Pages 13-24 WSBA Mandatory Malpractice Insurance Task Force Recommendations and Conclusions.
Reviser's note: The typographical errors in the above material occurred in the copy filed by the SSC and appear in the Register pursuant to the requirements of RCW 34.08.040.
APR 26
(a) Unless exempted under section (b) of this rule,Eeach active lawyer member of the Bar who is to any extent engaged in the private practice of lawshallmust certify annually in a form and manner approved by the Bar by the date specified by the Bar (1) whetherthat the lawyer is covered byengaged in the private practice of law; (2) if engaged in the private practice of law, whether the lawyer is currently covered by professional liability insurance at a minimum limit of $250,000 per occurrence/$500,000 annual aggregate;and(3) whether the lawyer intends to maintain insurance during the period of time the lawyer is on active status in the current licensing periodengaged in the practice of law; and (4) whether the lawyer is engaged in the practice of law as a full-time government lawyer or is counsel employed by an organizational client and does not represent clients outside that capacity;.
(b) A lawyer is exempt from the coverage requirement of section (a) of this rule if the lawyer certifies to the Bar in a form and manner approved by the Bar that the lawyer is not engaged in the practice of law or the lawyer's practice consists exclusively of any one or more of the following categories and that the lawyer does not represent any clients outside of that service or employment:
(1) Employment as a government lawyer or judge;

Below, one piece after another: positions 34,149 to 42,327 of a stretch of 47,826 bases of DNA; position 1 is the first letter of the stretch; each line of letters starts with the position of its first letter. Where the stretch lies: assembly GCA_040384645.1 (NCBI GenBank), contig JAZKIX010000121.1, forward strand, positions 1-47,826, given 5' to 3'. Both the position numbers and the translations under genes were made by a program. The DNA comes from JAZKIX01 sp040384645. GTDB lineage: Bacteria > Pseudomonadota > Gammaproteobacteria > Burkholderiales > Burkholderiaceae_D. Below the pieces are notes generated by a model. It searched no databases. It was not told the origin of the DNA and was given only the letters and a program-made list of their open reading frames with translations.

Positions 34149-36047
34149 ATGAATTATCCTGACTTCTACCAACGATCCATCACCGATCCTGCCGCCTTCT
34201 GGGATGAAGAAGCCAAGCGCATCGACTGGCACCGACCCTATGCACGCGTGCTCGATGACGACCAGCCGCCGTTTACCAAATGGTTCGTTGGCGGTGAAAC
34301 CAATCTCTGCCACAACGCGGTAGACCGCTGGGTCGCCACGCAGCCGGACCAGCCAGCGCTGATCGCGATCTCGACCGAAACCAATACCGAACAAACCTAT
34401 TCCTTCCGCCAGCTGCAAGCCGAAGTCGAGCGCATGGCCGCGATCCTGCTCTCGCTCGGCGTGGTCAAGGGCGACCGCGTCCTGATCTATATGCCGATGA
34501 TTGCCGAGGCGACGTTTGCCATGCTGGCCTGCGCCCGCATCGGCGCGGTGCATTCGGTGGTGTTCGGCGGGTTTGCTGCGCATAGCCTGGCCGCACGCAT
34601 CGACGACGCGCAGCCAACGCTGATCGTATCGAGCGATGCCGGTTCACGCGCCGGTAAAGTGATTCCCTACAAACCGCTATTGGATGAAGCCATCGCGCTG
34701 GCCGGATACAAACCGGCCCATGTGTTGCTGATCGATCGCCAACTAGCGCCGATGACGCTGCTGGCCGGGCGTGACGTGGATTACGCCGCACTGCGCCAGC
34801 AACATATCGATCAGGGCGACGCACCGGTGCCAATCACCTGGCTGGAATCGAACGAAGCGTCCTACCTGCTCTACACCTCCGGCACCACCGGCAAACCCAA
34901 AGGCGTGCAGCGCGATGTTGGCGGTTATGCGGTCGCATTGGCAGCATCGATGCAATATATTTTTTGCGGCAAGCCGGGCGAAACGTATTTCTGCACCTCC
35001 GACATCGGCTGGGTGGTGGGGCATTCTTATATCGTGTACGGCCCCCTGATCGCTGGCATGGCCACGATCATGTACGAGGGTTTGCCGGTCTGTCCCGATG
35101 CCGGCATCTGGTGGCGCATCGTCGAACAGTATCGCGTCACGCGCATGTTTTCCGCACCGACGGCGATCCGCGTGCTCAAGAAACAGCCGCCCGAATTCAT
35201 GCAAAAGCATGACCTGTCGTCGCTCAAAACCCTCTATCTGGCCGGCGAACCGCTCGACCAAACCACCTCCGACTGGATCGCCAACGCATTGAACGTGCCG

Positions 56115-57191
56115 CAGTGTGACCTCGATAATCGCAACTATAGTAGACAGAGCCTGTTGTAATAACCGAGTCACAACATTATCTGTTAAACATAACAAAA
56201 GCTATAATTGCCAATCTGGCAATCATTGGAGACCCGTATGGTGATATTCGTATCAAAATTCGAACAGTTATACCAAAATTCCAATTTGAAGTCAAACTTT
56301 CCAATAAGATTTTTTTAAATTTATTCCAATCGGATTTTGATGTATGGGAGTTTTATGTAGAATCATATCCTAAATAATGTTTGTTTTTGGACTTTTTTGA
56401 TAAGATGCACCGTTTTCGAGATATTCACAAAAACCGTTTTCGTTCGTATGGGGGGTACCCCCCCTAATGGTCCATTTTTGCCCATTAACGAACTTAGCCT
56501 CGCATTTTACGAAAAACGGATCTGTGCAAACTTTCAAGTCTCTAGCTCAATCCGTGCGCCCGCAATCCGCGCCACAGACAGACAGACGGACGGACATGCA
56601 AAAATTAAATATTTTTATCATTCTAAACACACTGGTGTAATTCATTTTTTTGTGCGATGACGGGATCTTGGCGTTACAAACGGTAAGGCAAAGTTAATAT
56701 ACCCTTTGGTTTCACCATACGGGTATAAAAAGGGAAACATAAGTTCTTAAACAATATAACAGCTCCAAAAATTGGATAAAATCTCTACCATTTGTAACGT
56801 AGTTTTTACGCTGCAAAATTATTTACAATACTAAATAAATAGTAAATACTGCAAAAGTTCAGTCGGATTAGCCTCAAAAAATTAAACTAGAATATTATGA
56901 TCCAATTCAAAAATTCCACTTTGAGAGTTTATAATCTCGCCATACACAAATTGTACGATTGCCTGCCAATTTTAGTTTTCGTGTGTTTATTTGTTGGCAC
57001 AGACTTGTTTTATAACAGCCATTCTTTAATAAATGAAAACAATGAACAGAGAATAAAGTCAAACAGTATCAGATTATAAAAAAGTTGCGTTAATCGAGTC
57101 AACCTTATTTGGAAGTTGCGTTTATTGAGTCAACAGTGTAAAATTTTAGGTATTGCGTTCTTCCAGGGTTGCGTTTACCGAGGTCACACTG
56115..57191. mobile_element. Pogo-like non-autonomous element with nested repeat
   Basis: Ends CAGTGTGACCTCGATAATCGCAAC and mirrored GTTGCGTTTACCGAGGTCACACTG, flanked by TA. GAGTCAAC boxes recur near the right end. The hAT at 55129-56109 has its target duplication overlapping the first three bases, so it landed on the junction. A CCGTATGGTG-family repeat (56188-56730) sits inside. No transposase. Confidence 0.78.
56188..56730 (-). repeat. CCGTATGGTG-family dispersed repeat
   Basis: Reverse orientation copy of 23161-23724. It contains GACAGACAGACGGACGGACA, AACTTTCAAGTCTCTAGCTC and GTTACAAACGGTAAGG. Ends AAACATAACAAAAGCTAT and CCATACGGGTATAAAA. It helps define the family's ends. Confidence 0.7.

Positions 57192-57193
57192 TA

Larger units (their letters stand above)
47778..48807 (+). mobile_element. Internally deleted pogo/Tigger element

(2) Employment by a corporation or business entity, including nonprofits;
(3) Employee or independent contractor for a nonprofit legal aid or public defense office that provides insurance to its employees or independent contractors;
(4) Mediation or arbitration; and
(5) Volunteer pro bono service for a qualified legal services provider as defined in APR 1 (e)(8) that provides insurance to its volunteers.
(c) Each active lawyer who certifies coverage under section (a) of this rule must,reports being covered by professional liability insurance shall certify in a form and manner prescribed by the Bar, notify the Bar in writing within 3010 days if the insurance policy providing coverage lapses, is no longer in effect, or terminates for any reason.
(b)(d) The information submitted pursuant to this rule as to the existence of coverage will be made available to the public by such means as may be designated by the Bar, which may include publication on the website maintained by the Bar.
(c)(e)Any activeIf a lawyer of lawwho is required to certify coverage under section (a) of this rulewho fails to comply with this rule by the date specified by the Bar or fails to maintain the coverage required throughout the licensing period, the lawyer may be ordered suspended from the practice of law by the Supreme Court until such time as the lawyer complies.and the Court orders the lawyer's reinstatement to active status.
(f) A lawyer who has certified the existence of professional liability insurance coverage under section (a) of this rule must provide proof to the Bar, upon request, of the existence of the certified coverage, including a copy of any applicable insurance policy and other relevant information. A lawyer who has not complied with a request under this section for more than 30 days may be ordered suspended from the practice of law by the Supreme Court until such time as the lawyer complies with the request and the Court orders the lawyer's reinstatement to active status.
(g) Supplying false information in a certification under section (a) or (e) of this rule or in response to a request for information under section (f) of this rule, or failure to provide timely notice under section (c) of this rule, mayshall subject the lawyer to appropriate disciplinary action.